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ANDERSON COOPER 360 DEGREES
New Details Emerge in Pirate Lake Murder Mystery; Political Season Turning Even Nastier?; Search for American Man's Body Halted; Connecticut Home Invasion Case Enters Penalty Phase
Aired October 18, 2010 - 22:00 ET
THIS IS A RUSH TRANSCRIPT. THIS COPY MAY NOT BE IN ITS FINAL FORM AND MAY BE UPDATED.
ANDERSON COOPER, CNN ANCHOR: And thanks for watching, everyone.
Tonight, "Keeping Them Honest." Think you've seen it all this campaign season? Well, stay tuned, because you ain't seen nothing yet. We're going to show you a new Democratic attack ad that's even making some Democrats queasy, Jack Conway accusing opponent Rand Paul of bondage and worshipping false idols.
And Sharron Angle telling tall tales to kids. We have the video.
Also tonight, new developments in the so-called Pirate Lake murder, new details on the grisly killing of the Mexican investigator, and new word tonight that Mexican authorities may not believe the story that Tiffany Hartley is telling, the story that her husband is still missing.
Later: the Connecticut home invasion horror, a killer convicted of invading a family's home, then murdering a mom and her two daughters. What could possibly save him from a death sentence? We will see what the defense and prosecution did today. And you can decide if you would spare a killer's life.
We begin, though, tonight, "Keeping Them Honest," as we do every night. Tonight, another politician playing loose with the facts. We're talking about the Senate race in Kentucky between Democrat Jack Conway and Republican Tea Party favorite Rand Paul.
It's been close. It's been contentious. It's been kind of ugly, and that was before the Conway campaign launched this ad. Take a look.
(BEGIN VIDEO CLIP, JACK CONWAY CAMPAIGN AD)
JACK CONWAY (D), KENTUCKY SENATORIAL CANDIDATE: I'm Jack Conway. I approve this image.
NARRATOR: Why was Rand Paul a member of a secret society that called the Holy Bible a hoax, that was banned for mocking Christianity and Christ?
Why did Rand Paul once tie a woman up, tell her to bow down before a false idol, and say his god was Aqua Buddha?
Why does Rand Paul now want to end all federal faith-based initiatives and even end the reduction for religious charities? Why are there so many questions about Rand Paul?
(END VIDEO CLIP)
COOPER: Well, it sounds dangerous, maybe even criminal, right? Well, we're going to tell you the real facts in a moment.
But, first, I want to show you Rand Paul's replay ad from today.
(BEGIN VIDEO CLIP, RAND PAUL CAMPAIGN AD)
RAND PAUL (R), KENTUCKY SENATORIAL CANDIDATE: I'm Rand Paul, and I approve this message.
NARRATOR: Now Jack Conway is attacking Rand Paul's faith. Rand Paul keeps Christ in his heart and in the life he shares with his wife and three boys.
Don't be fooled by Conway's desperate attack. It's shameless, disgraceful, gutter politics at its worst. What kind of shameful politician would sink this low to bear false witness against another man just to win an election?
This one would, Jack Conway.
(END VIDEO CLIP)
COOPER: All right, so if you're keeping score at home, according to the ads, Jack Conway is a gutter politician bearing false witness. Rand Paul a lying, kidnapping pagan, apparently, according to this ad.
Again, we're going to check the facts in a moment.
There were not many facts, though, at the debate yesterday between these two. Take a look.
(BEGIN VIDEO CLIP)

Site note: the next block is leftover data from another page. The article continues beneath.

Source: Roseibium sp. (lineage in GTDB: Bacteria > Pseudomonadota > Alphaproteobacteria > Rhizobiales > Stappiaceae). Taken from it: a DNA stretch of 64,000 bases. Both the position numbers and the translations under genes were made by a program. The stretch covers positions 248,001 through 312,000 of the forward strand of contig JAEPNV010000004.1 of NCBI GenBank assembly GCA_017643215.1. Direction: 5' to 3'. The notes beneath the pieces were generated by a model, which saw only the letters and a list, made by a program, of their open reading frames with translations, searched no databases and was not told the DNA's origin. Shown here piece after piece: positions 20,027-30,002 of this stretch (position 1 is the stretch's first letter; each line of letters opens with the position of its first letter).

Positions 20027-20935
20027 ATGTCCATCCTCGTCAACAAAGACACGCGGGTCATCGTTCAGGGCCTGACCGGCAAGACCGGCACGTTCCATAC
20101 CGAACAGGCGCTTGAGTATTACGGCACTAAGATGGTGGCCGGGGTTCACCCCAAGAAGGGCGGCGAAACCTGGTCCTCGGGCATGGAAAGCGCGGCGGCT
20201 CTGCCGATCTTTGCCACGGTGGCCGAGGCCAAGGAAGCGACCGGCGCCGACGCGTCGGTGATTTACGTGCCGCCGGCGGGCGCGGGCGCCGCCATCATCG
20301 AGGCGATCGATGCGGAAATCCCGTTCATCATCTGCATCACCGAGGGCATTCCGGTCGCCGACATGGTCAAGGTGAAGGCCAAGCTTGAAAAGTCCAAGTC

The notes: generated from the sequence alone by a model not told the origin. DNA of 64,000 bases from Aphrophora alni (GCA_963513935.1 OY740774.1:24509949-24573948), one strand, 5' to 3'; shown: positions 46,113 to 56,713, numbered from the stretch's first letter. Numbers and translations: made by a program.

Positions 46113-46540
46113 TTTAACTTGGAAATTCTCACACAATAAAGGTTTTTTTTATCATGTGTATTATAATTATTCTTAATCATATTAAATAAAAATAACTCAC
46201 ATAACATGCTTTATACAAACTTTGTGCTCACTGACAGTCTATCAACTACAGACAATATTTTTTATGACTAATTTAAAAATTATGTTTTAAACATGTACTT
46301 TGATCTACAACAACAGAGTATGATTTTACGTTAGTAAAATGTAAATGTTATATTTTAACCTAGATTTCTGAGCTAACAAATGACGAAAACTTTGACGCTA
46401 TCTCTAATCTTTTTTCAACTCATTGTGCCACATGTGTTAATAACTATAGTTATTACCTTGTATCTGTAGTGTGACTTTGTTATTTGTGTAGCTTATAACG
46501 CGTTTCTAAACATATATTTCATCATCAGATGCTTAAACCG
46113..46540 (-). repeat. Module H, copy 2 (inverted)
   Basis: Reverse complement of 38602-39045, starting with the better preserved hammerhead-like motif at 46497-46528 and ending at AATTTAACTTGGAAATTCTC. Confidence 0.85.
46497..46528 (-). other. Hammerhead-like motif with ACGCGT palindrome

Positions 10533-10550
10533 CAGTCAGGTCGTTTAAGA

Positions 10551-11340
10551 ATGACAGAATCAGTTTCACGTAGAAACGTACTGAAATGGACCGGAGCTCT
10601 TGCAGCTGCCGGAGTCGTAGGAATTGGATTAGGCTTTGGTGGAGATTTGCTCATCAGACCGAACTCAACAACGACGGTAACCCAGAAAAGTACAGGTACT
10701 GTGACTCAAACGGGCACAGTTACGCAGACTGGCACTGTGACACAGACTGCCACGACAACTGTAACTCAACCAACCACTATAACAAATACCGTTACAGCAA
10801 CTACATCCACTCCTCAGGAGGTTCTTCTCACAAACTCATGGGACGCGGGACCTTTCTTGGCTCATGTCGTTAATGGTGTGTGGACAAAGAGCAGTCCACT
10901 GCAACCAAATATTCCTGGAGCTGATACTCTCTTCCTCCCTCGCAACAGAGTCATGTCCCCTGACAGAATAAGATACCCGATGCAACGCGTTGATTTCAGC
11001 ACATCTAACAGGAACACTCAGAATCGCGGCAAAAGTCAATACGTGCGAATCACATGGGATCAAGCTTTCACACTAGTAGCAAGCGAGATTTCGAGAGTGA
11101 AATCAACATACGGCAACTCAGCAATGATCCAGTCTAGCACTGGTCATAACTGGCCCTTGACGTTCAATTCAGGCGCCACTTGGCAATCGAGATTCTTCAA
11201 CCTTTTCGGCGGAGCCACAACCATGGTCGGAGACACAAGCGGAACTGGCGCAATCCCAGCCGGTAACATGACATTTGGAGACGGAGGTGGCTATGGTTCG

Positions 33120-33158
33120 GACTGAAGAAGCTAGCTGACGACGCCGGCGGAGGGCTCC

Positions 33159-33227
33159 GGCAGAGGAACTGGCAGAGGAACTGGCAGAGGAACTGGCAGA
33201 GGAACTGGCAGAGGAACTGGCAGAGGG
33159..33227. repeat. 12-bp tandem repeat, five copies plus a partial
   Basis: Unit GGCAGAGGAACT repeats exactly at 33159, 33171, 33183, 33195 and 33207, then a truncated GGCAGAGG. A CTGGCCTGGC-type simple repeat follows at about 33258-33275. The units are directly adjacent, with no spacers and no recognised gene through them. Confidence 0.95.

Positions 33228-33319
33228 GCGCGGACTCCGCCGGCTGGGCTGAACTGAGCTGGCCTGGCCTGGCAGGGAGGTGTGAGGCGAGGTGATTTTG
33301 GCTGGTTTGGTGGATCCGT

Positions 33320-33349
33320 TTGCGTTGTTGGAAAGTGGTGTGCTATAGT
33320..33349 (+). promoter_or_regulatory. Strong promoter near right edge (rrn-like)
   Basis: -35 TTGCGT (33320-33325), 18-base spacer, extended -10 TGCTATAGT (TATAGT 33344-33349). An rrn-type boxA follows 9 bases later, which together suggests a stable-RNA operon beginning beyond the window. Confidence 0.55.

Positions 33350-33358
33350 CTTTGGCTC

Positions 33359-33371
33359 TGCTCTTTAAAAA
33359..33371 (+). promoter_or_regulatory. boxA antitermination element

PAUL: Step up. Cast aside these attacks on my personal religion.
Jack, you should be ashamed of yourself. You should apologize. Have you no decency? Have you no shame?
CONWAY: Why did he freely join a group known for mocking or making fun of people of faith? And, secondly, when is it ever a good idea, a good idea to tie up a woman and ask her to kneel before a false idol, your god that you call Aqua Buddha?
Those are two fundamental questions I hope we get answered here tonight.
PAUL: You just out-and-out lie because you have nothing to stand on. Run a race as a man. Stand up and be a man, instead of just calling me names.
CONWAY: You don't have the guts to stand by your positions, because once you get out there and put them out there, and you realize you can't sell them and get elected on them, then you step back from them. You told me to stand up and be a man. Have the guts to stay by your positions.
PAUL: You know, Jack, you know how we can tell when you're lying? It's when your lips are moving. OK?
CONWAY: When is it ever appropriate to tie up a woman and have her kneel before a false idol that you refer to as Aqua Buddha?
PAUL: When this debate ends, you will notice that I will not be shaking his hand tonight. I will not shake hands with someone who attacks my religion and attacks my Christian beliefs.
(END VIDEO CLIP)
COOPER: All right, so a lot of heat, a lot of Jack Conway repeating the Aqua Buddha line, like -- well, like no pun intended, like a mantra.
So, "Keeping Them Honest," let's check the facts. For starters, this is the secret society that the ad refers to. Rand Paul is the one in the black cape and straw hat. Hard to tell for a number of reasons. First, there's the old nose and glasses trick and the fact that the picture was taken when Rand Paul was attending Baylor University 27 years ago. The photo, by the way, is from an article about the incident in "GQ" magazine.
So, the picture was from the Baylor equivalent of "The Harvard Lampoon," which is kind of a group of college pranksters. It was a secret society, apparently a group called the NoZe Brotherhood, spelled N-O-Z-E.
The "GQ" article describes an incident back in 1983 when Paul and a NoZe brother paid a call on made a female teammate of Paul's on the swim team. Now, according to the woman's account, the pair blindfolded her, tied her up, put her in a car, forced her to do bong hits.
Then she told "GQ" they drove out to the countryside and forced her to go bow down to Aqua Buddha in a creek. "It was kind of sadistic," she told "GQ."
Here's what later told "The Washington Post"'s "Plum Line": "I went along because they were my friends. There was a implicit degree of cooperation in the whole thing. I felt like I was being hazed."